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June 14, 2007
2 Min Read
The Web is coming apart and comScore intends to track the fallout.
The Internet metrics firm on Wednesday launched comScore Widget Metrix, a service to track widget use across Web sites.
"The recent explosion of user-generated content has helped create a worldwide marketplace for widgets," said Linda Boland Abraham, EVP at comScore, in a statement. "comScore is excited to be providing measurement for this developing content medium."
Widgets, known as Gadgets in the parlance of Microsoft and Google, are small software programs that can be added to Web pages. Widely employed to decorate and enhance MySpace and Facebook profiles, they're similar to Apple's Dashboard widgets or Yahoo widgets except that Web widgets require a Web page to function.
Widgets have proliferated as social networking sites and personalized portals like iGoogle and Netvibes have become more popular. Internet users have embraced the ability to create individualized Web pages out of modules of content, calling into question the old model of pages published by a single source. A Web page today may very well consist of content piped in from a dozen or more widgets.
This atomization of Web pages, the new distributed Web, complicates the process of measuring and monetizing. And that's where comScore aims to help.
In April, Slide, the maker of popular slide show and guest book widgets, was the top widget provider, with some 117 million unique viewers, according to comScore. That comes to about 13.8 percent of the worldwide Internet audience. To put that into context, BBC sites counted just over 46 million unique viewers from around the world that month.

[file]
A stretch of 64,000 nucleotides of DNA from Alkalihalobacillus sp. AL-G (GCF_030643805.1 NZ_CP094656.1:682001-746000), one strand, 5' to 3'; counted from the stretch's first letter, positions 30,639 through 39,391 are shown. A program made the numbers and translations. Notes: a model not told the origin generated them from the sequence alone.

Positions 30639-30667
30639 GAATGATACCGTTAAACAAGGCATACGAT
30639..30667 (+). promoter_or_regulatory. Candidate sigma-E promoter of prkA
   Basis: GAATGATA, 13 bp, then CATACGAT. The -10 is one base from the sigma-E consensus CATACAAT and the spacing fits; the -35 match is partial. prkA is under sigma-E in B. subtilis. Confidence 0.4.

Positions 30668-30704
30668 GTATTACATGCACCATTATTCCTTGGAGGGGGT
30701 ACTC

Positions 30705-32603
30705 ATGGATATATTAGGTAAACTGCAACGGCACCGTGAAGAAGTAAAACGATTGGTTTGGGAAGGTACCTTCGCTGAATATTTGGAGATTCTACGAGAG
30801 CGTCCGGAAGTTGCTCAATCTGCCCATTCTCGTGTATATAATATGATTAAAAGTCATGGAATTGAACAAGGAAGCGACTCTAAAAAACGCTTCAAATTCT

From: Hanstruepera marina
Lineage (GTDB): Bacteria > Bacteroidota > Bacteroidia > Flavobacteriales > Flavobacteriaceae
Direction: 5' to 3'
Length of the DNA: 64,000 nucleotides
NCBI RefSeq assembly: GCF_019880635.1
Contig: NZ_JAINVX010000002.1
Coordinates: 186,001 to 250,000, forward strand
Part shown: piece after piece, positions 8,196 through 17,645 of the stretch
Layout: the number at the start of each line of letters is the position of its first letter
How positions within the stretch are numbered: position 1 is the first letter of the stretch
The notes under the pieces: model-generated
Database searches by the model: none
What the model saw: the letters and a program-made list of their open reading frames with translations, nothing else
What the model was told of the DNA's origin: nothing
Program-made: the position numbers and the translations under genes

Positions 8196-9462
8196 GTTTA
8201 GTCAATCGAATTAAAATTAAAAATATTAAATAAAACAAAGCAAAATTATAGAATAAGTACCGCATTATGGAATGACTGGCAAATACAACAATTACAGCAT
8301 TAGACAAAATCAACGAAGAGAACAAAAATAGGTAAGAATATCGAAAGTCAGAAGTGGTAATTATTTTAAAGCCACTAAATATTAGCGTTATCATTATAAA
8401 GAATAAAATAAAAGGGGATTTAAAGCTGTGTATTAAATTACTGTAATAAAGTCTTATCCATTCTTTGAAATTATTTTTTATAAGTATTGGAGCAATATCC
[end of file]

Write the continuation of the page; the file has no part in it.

No wonder Slide CEO Max Levchin said he was glad to have comScore validate "the enormous reach of the widget economy."
That reach is likely to increase if and when comScore expands its definition of widget, which currently includes only embedded Flash (.swf) objects.
About the Author(s)
Editor at Large, Enterprise Mobility
Thomas Claburn has been writing about business and technology since 1996, for publications such as New Architect, PC Computing, InformationWeek, Salon, Wired, and Ziff Davis Smart Business. Before that, he worked in film and television, having earned a not particularly useful master's degree in film production. He wrote the original treatment for 3DO's Killing Time, a short story that appeared in On Spec, and the screenplay for an independent film called The Hanged Man, which he would later direct. He's the author of a science fiction novel, Reflecting Fires, and a sadly neglected blog, Lot 49. His iPhone game, Blocfall, is available through the iTunes App Store. His wife is a talented jazz singer; he does not sing, which is for the best.
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